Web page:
|Under normal circumstances, the
so-called "marriage gap" in voting patterns could have given
Republicans a reasonable chance of retaining a majority in the
United States House of Representatives this November. But
with the media fanning the flames of the Mark Foley scandal,
this is not an ordinary election year.
The "marriage gap" is a dynamic in
which a majority of married voters tend to support Republican
candidates and a majority of unmarried voters lean in favor of
Democrats. Since 65 percent of voters in the 2004 federal
elections were married, Democrats would have had an uphill
battle to win a majority of seats in the House of
Representatives this year, if normal voting patterns were to
Of the 435 members of the House
of Representatives, there are 230 Republicans, 201 Democrats,
and one Independent, with three seats vacant.
Democrats need to pick up 16 seats to take control of the House,
which has had a Republican majority since 1995.
USA Today recently did an
analysis of the marital status of adults in all of the
congressional districts. The research showed that four of
the five Republican house members with the lowest percent of
married people in their districts are in competitive re-election
races this year.
congressional districts that have the highest marriage rates;
Democrats control those with the lowest," says the USA Today
analysis. "Most serious Democratic challenges this fall
are in Republican-controlled House districts that have lower
Of the 38
Republican seats considered vulnerable, 27 have "fewer married
people than found in the average GOP district," USA Today said.
status and voting trends was the focus of a recent study
released last month at a meeting of the American Political
Science Association. The researchers concluded that
married citizens vote more than people in any other household or
living arrangement. Although married people account for 58
percent of the adult population, they constitute 65 percent of
people who show up at the polls to vote.
people generally make more money than singles, are more
likely to own a home, and are more prone to have children, they
also tend to be more conservative. As a result, they are
more likely to vote Republican.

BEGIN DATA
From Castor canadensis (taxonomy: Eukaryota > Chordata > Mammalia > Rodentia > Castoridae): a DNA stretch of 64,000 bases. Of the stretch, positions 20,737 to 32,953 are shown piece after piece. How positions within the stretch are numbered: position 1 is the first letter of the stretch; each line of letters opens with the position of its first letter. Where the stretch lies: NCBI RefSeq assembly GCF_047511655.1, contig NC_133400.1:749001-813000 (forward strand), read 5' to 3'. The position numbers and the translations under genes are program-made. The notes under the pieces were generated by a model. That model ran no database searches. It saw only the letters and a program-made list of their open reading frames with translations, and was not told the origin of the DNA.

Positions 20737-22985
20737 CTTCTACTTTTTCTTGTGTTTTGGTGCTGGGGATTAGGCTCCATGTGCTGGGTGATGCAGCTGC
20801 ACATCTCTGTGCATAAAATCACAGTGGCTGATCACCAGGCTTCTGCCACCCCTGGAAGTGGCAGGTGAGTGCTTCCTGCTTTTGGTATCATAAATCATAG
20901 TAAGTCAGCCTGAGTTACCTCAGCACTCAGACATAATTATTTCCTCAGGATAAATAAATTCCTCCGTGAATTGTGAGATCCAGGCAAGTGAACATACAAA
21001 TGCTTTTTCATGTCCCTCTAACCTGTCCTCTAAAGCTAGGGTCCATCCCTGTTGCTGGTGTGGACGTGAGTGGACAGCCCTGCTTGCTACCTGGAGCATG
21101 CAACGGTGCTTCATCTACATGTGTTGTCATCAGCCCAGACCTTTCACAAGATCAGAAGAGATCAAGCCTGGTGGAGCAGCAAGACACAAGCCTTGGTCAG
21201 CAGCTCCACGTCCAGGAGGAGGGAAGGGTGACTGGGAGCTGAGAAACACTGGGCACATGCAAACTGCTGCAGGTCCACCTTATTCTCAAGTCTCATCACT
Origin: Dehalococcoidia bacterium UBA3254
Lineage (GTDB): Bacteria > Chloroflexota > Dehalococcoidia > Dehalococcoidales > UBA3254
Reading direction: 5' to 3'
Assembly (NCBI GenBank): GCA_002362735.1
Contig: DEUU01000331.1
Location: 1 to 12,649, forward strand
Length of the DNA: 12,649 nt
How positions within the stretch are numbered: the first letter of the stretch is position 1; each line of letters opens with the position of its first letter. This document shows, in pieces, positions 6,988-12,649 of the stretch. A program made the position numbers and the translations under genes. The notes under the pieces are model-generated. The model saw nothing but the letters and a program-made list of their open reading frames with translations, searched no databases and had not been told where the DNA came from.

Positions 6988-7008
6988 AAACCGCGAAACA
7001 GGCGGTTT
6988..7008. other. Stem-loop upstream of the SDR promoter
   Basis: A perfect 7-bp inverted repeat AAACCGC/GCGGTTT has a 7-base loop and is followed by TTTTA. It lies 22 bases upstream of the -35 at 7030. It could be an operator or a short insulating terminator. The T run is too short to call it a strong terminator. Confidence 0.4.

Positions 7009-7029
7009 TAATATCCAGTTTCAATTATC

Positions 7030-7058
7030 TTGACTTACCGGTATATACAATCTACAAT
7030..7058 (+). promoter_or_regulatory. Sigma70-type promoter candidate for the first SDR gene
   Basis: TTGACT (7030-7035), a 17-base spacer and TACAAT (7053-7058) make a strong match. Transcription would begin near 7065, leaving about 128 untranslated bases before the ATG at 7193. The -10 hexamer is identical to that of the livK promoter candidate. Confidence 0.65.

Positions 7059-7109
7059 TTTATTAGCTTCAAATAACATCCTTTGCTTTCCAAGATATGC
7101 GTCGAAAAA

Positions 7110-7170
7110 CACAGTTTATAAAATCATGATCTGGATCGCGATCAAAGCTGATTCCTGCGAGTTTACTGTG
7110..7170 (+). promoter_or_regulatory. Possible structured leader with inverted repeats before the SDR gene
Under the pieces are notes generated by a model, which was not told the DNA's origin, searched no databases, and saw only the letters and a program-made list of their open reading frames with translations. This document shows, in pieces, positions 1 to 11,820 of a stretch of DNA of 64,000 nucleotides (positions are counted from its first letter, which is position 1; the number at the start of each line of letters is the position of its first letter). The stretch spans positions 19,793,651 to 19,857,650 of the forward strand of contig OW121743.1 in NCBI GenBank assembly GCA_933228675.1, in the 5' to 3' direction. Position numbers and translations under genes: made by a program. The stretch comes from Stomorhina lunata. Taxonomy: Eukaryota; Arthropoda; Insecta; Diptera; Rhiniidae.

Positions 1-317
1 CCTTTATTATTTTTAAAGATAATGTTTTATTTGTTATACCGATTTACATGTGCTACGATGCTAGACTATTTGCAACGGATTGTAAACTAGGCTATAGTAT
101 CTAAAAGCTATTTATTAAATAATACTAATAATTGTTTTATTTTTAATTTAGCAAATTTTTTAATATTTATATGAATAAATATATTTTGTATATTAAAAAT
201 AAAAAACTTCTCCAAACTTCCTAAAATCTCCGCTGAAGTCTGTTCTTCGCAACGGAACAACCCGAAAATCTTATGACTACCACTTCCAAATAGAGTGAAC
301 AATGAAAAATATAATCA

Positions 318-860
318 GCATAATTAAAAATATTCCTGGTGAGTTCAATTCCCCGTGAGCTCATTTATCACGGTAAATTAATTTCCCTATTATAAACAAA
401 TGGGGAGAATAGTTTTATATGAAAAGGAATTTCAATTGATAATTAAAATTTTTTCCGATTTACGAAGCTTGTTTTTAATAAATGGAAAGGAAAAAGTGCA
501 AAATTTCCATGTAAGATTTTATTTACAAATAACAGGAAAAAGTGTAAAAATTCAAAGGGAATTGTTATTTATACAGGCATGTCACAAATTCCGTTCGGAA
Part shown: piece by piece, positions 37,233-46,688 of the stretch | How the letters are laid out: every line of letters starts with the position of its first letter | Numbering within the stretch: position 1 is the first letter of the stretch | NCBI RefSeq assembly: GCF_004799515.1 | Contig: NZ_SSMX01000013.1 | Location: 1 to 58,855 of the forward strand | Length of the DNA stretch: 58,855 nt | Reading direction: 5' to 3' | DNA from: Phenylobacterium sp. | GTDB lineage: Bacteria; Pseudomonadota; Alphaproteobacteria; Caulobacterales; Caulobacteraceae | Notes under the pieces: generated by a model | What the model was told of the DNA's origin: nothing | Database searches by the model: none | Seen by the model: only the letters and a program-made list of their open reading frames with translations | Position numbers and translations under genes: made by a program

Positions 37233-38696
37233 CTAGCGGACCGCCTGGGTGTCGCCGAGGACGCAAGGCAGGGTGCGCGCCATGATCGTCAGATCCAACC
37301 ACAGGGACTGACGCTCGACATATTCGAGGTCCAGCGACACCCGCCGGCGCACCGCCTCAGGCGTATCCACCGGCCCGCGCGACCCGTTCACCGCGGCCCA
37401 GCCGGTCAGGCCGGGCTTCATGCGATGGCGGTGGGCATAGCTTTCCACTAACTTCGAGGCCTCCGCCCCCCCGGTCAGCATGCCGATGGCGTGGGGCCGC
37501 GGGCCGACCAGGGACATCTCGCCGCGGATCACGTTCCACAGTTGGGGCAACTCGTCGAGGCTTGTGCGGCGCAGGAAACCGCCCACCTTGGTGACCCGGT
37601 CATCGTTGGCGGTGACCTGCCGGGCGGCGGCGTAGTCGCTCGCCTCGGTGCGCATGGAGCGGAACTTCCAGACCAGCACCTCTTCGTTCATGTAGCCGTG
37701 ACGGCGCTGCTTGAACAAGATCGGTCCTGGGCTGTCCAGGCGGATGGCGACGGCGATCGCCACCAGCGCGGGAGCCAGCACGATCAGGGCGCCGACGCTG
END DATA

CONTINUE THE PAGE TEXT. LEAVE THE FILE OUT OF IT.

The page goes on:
the Foley factor -- a scandal which is likely to scramble the
usual "marriage gap" dynamics and thus prompt many married
voters to vote for Democratic congressional candidates.
Congressman Mark Foley recently quit his job after his overtures
to teenage boys was discovered. While Foley's e-mails to
male congressional pages got him into trouble with the American
public, that same public has been wondering why those who
control Congress -- the Republican leadership -- allowed this
debacle to continue for so long.
A Gallup Poll
conducted for USA Today one week ago shows that voters are so
upset with the way Republicans handled the Foley matter, they
are likely to punish Republican congressional candidates come
Democrats have a 23-point lead
over Republicans in every group of people questioned — likely
voters, registered voters and adults — as to which party's
congressional candidate would get their vote, the Gallup Poll
revealed. Three other recent polls released by CNN, ABC
News/Washington Post and CBS News/New York Times, show Democrats
leading the congressional ballot by 13 to 21 points.
The CBS News/New York Times poll
shows that even Republican voters are upset with the Republican
leadership in Congress. "By overwhelming numbers,
including majorities of Republicans, Americans said that most
members of Congress do not follow the same rules of behavior as
average Americans, and that most members of Congress consider
themselves above the law," a New York Times story reported.
Married moms constitute a group
that Republicans have long counted on for consistent support.
In the 2002 congressional elections, more than half of married
moms sided with Republicans while only 35 percent voted with
Democrats. Two years later, married moms preferred Bush over
Democratic Sen. John Kerry by 56 percent to 42 percent.
But the support of this
constituency for Republicans is eroding this year. An
Associated Press poll conducted earlier this month found that
support of married women with children at home is now evenly
divided between Democrats and Republicans.
When Republicans can't count on
votes from a majority of married moms, can a switch of control
in Congress -- from Republicans to Democrats -- be far behind?
Unmarried America 2006
Thomas F. Coleman, Executive Director of Unmarried America, is an
attorney with 33 years of experience in singles' rights, family
diversity, domestic partner benefits, and marital status discrimination.
Each week he adds a new commentary to Column One: Eye on Unmarried
firstname.lastname@example.org. Unmarried America is a nonprofit
information service for unmarried employees, consumers, taxpayers, and